The Brain Architecture Project is a collaborative effort aimed at creating an integrated resource containing knowledge about nervous system architecture in multiple species, with a focus on mouse and human.

What is architecture? In its traditional setting of buildings, architecture may be defined as the shaping of space for human use. In the case of nervous systems, “architecture” may be taken as the collection of structural elements that enable behaviors, both intrinsic and stimulus driven. This architecture may be studied at different levels of organization: intracellular networks (gene regulatory networks as well as protein interaction networks), intra-cellular neural networks (local microcircuits, mesocircuits between anatomical regions) as well as organization on a larger scale of organ systems in the body (neuroendocrine and peripheral nervous systems). Shaped by the evolutionary process, nervous system architecture enables behaviors important for survival and adaption to the environment.
Our knowledge about nervous system architecture is fragmented and incomplete. For even the best studied rodent species, we only have a partial knowledge about brain connectivity. Further, the knowledge that is present in the literature is spread across research articles, textbooks, electronic databases and datasets, and even as samples on laboratory shelves. The goal of the Brain Architecture Project is both to collate this information from the literature sources, and also to generate primary data sets that enable such information integration. Some major subprojects are detailed below and others may be explored through the sub-menus on the portal. Mouse Brain Architecture Project is a high throughput experimental project, the goal of which is to systematically do injection-based tractography in whole mouse brains, on a grid of injections that cover the whole brain. The motivation for this project can be found in this position paper (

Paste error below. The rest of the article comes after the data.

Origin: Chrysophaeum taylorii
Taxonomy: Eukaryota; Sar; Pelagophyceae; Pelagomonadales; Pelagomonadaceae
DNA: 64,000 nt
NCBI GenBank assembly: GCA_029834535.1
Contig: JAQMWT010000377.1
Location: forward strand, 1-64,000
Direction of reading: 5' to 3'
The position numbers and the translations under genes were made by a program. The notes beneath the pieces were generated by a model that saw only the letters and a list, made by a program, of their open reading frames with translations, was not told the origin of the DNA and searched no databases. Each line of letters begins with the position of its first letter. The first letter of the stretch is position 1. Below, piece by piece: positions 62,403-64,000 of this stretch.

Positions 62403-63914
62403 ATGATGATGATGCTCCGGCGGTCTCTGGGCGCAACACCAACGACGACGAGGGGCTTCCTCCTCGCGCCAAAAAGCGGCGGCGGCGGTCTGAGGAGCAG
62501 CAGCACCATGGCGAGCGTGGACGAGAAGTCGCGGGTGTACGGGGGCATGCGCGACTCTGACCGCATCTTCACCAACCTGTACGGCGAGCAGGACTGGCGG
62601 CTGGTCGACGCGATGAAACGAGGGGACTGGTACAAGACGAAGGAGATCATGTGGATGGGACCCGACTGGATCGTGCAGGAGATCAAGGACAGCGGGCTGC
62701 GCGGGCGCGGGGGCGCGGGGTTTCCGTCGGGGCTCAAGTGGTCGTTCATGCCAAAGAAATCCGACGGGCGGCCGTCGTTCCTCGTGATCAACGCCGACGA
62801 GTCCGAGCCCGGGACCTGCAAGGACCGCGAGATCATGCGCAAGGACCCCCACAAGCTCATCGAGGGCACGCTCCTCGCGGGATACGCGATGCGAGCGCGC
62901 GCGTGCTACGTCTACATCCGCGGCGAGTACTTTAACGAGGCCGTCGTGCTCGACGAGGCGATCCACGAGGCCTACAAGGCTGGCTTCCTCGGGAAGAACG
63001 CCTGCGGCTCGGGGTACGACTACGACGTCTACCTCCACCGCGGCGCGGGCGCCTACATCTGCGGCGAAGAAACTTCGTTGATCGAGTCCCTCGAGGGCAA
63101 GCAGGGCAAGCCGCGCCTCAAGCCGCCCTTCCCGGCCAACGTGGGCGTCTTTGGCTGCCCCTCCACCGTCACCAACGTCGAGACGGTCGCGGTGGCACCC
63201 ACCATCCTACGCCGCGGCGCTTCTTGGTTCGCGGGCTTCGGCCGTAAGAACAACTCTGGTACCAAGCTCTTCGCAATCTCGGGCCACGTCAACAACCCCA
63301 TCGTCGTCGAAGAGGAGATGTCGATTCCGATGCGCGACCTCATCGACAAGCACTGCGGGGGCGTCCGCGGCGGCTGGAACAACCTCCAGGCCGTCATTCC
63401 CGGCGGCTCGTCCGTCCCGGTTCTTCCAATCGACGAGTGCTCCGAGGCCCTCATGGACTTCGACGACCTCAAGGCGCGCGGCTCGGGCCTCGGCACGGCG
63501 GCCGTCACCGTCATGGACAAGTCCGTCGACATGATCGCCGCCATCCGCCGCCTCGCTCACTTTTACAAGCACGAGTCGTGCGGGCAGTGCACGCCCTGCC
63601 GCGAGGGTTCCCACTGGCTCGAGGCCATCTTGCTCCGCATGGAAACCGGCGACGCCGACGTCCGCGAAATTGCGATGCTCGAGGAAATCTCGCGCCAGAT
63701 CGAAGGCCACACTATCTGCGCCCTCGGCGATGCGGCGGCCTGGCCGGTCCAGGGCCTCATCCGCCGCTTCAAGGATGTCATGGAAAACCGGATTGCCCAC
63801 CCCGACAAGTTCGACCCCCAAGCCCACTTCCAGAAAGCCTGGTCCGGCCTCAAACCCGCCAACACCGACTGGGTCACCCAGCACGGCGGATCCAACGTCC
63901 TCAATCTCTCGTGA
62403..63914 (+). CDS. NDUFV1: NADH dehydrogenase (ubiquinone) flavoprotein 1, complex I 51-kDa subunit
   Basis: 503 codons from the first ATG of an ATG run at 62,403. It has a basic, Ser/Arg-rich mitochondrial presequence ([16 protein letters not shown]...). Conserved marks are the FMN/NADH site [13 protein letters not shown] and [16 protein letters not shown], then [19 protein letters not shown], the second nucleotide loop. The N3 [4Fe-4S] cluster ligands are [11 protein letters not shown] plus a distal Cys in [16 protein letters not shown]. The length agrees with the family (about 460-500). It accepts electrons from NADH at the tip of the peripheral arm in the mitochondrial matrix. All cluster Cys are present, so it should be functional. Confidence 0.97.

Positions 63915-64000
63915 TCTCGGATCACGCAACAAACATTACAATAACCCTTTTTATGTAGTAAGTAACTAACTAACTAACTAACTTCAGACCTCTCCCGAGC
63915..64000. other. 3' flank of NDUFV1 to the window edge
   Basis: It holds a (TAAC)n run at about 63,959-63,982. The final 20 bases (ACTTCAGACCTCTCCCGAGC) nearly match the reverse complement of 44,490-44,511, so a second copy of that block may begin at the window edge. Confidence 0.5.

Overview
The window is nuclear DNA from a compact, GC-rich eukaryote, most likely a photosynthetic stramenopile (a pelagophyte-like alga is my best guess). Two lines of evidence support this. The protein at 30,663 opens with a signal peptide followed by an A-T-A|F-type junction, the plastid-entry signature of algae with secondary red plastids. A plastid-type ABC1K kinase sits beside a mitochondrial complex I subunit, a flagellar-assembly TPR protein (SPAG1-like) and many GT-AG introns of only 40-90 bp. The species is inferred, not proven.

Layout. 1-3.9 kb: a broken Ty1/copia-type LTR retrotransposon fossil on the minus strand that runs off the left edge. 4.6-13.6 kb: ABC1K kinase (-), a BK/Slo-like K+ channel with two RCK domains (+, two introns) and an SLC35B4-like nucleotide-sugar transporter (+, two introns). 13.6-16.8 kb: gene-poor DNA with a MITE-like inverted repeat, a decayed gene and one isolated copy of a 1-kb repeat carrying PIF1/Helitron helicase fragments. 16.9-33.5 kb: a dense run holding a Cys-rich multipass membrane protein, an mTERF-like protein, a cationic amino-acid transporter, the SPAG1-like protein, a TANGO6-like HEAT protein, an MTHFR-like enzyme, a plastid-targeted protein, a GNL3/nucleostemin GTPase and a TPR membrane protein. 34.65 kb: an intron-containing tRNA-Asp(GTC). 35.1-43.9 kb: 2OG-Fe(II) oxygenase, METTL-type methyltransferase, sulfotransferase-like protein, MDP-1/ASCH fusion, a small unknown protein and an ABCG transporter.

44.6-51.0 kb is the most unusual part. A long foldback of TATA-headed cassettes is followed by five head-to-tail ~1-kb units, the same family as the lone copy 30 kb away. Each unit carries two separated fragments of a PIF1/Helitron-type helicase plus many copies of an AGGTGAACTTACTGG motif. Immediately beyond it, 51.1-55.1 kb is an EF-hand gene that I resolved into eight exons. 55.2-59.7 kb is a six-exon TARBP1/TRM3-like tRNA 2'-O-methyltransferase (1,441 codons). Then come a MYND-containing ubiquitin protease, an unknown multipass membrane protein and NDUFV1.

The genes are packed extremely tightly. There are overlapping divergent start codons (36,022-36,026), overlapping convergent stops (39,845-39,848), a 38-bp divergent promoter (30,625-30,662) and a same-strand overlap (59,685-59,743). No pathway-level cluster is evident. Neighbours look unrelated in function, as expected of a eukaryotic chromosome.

Further information about the MBAP may be found at the main website for the project. Text Mining for Neuroanatomy The large body of research articles and textbooks that describe neuroanatomy contain unstructured knowledge that can be extracted and placed into a structured database where it can be more readily examined. One approach is to perform such information extraction manually, by individually reading and annotating all the relevant articles. Alternatively, methods in natural language processing (NLP) can be used to greatly facilitate this process, and to provide tools that allow researchers to keep up with and examine the exponentially increasing body of literature.

We have manually curated a relatively small set of papers that describe classical neuroantomical methods applied to the human brain. The extracted information is available in our Human Brain Connectivity Database. Additionally, we have developed a specialized search engine to probe a large corpus of full-text articles using semantic queries related to brain architecture. Analysis of Brain Wide Data Sets. One of the few existing examples of comprehensive, brain wide data sets is the Gene Expression Atlas for the Mouse Brain developed by the Allen Institute of Brain Sciences. Analysis of the co-expression patterns of genes in the mouse brain shows the utility of whole brain data sets. Applications were made to gene lists implicated in addiction and autism and some results are presented on this website.